The Politics of Curly Hair

Curly hair is a blessing and a curse through more than just its maintenance.

October 18, 2022


My hair is often the first thing people notice about me and the first thing they’ll comment on which can be… annoying. Don’t get me wrong, I love my hair. Despite my 5’4 stature, I’ll never get lost in a crowd because of how distinctive my hair is. I love the way butterfly clips cling to my curls like they’re literally emerging from them. However, I don’t love people asking if they can touch my hair—especially not when they touch it without asking. I don’t love being told that my hair is messy even when it’s neatly gathered in a ponytail at the back of my head. Ultimately, I hate the discrimination that accompanies curly hair.

Take a second to think about characters you’ve seen on television that had curly hair. The first one to come to my mind is Mia Thermopolis from The Princess Diaries. The film follows San Francisco native Mia (Anne Hathaway) as she discovers her royal lineage in the country Genovia. As with all coming-of-age teen movies centered around a female protagonist, the film features an obligatory makeover scene in which the royal stylist Paolo literally shrieks upon seeing Mia’s tragic beauty faux pas: her wild curly hair. Upon the introduction of hair straighteners and contacts, Mia is transformed into a princess. This alteration displays two key ideas: a princess is defined by her image and that image can not include curly hair, even if it’s styled. By opting to straighten Mia’s hair rather than style her natural curls, The Princess Diaries sends a clear message about its hierarchy of beauty and where curly hair ranks within it. Simply put, curls are a sign of wildness and unkemptness that can be associated with negative characters like Bellatrix Lestrange from Harry Potter and even positive characters like Merida from Brave.

The Princess Diaries sends a clear message about its hierarchy of beauty and where curly hair ranks within it.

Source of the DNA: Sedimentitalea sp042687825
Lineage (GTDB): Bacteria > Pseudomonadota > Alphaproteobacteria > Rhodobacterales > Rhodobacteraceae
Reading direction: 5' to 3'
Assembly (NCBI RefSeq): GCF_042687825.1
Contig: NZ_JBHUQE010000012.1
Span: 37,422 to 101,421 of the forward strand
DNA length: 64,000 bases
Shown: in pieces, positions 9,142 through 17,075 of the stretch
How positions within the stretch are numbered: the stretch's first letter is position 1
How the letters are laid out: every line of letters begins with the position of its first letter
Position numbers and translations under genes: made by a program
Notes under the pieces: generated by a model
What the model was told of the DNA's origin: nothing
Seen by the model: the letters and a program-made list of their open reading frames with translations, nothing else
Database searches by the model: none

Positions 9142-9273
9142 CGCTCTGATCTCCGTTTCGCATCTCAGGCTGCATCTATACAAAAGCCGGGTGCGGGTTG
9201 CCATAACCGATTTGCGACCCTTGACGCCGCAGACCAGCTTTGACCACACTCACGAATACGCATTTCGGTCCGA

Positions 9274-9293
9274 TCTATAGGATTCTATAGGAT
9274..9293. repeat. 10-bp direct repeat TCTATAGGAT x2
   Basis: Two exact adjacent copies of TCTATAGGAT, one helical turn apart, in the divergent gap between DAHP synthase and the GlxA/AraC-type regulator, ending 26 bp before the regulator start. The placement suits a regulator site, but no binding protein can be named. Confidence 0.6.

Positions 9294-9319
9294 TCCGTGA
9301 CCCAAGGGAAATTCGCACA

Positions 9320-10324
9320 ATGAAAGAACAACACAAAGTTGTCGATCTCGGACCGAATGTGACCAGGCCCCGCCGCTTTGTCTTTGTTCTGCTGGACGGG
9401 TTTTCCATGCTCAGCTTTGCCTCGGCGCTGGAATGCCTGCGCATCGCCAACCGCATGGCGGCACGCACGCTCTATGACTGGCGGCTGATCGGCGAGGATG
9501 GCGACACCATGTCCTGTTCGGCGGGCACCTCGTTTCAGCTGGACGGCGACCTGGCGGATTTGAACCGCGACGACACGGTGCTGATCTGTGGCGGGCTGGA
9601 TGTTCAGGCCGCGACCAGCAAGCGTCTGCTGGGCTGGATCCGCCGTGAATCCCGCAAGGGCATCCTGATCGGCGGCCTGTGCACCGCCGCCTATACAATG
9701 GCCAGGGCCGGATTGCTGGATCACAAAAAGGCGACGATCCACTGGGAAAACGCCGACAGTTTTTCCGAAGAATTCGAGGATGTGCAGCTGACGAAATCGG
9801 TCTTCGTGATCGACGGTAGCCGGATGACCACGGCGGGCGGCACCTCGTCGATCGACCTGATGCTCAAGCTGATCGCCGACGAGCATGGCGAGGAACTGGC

However, this bias against curly hair doesn’t just exist in media; it permeates the workplace and world of academia. A recent study from researchers at Duke University’s Fuqua School of Business found that black women with natural hairstyles are less likely to get job interviews than white women or black women with straightened hair because natural curly hair is seen as “less professional.” This only worsens other forms of racial discrimination within pay and hiring practices. As testimonials collected by Business Insider corroborate, curly haired individuals often prepare for job interviews by engaging in expensive hair straightening treatments in an attempt to be perceived as more professional. Where the usual job interview preparation remains topical to the actual job, people with textured hair must add another item on their to-do list: suppressing their natural hair. The issue extends from our screens into our lives where people of color are marginalized by another aspect of their appearance, often being forced to silence a part of their identity rather than embrace it.

As a South Asian with looser curls, I do not face the brunt of discrimination due to my hair texture. Stories of hair-based discrimination towards black women date back to the 18th century with actions like the Tignon Laws that required them to wear tignons (a scarf or handkerchief) over their hair. Subsequently, black women have been championing the movement to accept natural hair styles since the 1960’s with calls for legislative and social changes. In fact, California instituted the CROWN Act of 2019 in order to explicitly stop employers from discriminating against an applicant based on their hair. The CROWN Act stands for Creating a Respectful and Open World for Natural Hair and is currently in effect in 18 states. As change slowly creeps over the world, the impact of their work is becoming more apparent. The CROWN Act is the first of many steps we must take to destigmatize hair discrimination.

Embracing textured hair makes a statement of unapologetic self-love, but racial inequality turned that statement from a social one to a political one. It’s time to normalize radical self-acceptance and remove the politics from curly hair.

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